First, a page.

A cheap and simple hutch for some power tools

19 Feb

I wanted to tidy up my power tools (drills, jigsaw, etc) as I’ve been leaving them scattered around the bench.This is only a temporary setup, as I’ll need something more enclosed when the wet weather comes in a few months (it’s high summer in New Zealand at present).

power tool hutch 017

Not an original idea, I swiped it from here and a number of others have done a similar setup – but probably not as cheaply.

I’d been thinking of making something up when I spotted a bunch of strips of mdf at the side of the road (put out for people to take, by a cabinet making business). This was four strips of the fifty or so I could have grabbed.

power tool hutch 001

Next I ‘rootled’ around in my (large) scrap mdf pile and found a suitable, if rough, chunk. The ends were broken and it tapered, but a few minutes with the tablesaw turned it into a couple of shelves.

power tool hutch 002 power tool hutch 003 power tool hutch 004

I set up the mitre saw on my homemade bench, and cut off a long strip to go at the back, and then a slew of short sections. The back and the first couple of short sections were glued on to one shelf to form the base.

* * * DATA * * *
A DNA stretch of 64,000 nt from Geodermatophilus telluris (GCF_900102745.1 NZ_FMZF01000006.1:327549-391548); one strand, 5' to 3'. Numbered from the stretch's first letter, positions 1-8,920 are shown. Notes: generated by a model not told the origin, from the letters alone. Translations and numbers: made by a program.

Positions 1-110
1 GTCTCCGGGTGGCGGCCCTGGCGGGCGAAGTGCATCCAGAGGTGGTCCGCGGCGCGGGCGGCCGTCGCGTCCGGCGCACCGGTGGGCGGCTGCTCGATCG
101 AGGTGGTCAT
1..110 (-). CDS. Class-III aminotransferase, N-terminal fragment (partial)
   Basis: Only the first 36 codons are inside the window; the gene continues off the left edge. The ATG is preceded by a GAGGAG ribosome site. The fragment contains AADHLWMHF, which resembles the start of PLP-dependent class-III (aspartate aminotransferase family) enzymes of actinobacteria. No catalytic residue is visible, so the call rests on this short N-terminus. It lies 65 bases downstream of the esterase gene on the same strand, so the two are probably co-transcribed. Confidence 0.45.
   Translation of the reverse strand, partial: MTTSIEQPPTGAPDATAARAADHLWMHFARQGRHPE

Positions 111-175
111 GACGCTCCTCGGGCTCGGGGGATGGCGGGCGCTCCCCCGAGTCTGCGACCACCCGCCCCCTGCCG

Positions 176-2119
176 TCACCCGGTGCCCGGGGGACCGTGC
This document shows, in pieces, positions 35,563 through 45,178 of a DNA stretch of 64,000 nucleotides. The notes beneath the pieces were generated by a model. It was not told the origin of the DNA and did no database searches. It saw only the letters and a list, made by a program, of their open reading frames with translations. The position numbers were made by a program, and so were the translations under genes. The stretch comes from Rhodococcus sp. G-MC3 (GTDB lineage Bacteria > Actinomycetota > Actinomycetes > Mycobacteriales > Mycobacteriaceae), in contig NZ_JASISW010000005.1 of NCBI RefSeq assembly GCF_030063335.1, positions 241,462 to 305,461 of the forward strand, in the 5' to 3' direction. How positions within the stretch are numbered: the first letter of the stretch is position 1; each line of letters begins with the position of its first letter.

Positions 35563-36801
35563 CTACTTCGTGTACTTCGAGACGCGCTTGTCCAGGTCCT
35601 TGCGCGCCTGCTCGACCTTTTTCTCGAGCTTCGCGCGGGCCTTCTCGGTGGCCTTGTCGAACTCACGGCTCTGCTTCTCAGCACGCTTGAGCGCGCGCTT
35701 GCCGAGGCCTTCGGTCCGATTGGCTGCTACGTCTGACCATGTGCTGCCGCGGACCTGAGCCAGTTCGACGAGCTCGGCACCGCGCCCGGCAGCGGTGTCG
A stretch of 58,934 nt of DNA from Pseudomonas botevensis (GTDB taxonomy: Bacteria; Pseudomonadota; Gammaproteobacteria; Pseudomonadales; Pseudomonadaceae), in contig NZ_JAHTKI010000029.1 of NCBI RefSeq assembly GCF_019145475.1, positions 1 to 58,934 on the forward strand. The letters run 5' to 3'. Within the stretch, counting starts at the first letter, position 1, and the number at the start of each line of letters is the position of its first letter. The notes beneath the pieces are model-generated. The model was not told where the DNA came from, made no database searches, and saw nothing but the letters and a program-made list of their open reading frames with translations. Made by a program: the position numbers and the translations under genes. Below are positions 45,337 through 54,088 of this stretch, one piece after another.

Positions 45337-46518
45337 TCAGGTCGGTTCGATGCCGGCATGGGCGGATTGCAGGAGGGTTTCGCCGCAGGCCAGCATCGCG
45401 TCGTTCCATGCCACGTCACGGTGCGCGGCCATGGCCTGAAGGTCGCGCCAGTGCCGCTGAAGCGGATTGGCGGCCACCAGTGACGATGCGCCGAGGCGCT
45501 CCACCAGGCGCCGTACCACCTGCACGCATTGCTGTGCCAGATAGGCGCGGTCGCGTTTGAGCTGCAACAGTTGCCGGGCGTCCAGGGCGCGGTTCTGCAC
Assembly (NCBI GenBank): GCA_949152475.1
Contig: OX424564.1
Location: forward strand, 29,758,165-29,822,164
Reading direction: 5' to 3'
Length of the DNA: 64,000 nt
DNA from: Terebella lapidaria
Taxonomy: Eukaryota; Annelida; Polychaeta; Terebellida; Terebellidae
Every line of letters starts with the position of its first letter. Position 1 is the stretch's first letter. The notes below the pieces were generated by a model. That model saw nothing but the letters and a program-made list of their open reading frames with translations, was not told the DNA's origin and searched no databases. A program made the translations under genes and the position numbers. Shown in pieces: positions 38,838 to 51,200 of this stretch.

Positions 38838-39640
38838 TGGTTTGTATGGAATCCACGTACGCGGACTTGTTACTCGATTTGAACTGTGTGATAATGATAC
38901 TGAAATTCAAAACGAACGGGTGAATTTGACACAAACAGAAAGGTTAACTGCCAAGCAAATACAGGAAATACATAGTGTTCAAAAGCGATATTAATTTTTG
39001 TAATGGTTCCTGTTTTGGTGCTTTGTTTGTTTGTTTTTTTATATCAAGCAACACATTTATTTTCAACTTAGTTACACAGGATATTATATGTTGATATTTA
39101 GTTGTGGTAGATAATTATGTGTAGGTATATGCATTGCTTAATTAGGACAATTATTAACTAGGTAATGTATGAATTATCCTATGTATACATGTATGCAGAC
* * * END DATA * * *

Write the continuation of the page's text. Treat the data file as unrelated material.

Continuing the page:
power tool hutch 005 power tool hutch 007

I wanted to be able to take the top off and replace it in the same place, so I drilled a 5mm hole through the the top and into the side walls, then tapped the base for M6x30 bolts  (similar to a 1/4″ x 1″ bolt). Mdf taps quite easily using an ordinary metal tap in a cordless drill.

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Now I could pile a bunch of tools onto the top and start sorting out placement and mountings. (In the background you can see that, yes, my workshop floor really is tarpaulin over dirt, then pallets, and free mdf!).

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Here’s what I ended up with (glue gun, soldering gun, hot air gun, jig saw, orbital sander, drill, drill).

power tool hutch 012

I had to get a bit inventive with mounting them. Various odd shaped bits of wood for the heavier tools, and bent pieces of wire for the heated tools (which are also, conveniently, much lighter). I found 1.6mm wire (16 guage) was just strong enough – it feels really flimsy but gets more solid when you screw the ends down. 2mm wire (about 12 guage) was much stronger.

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I glued the spacers into the bottom (here being weighted down by some convenient chunks of concrete paver), then bolted the top back on.

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The final result is not very pretty, but cheap and makes a good prototype.

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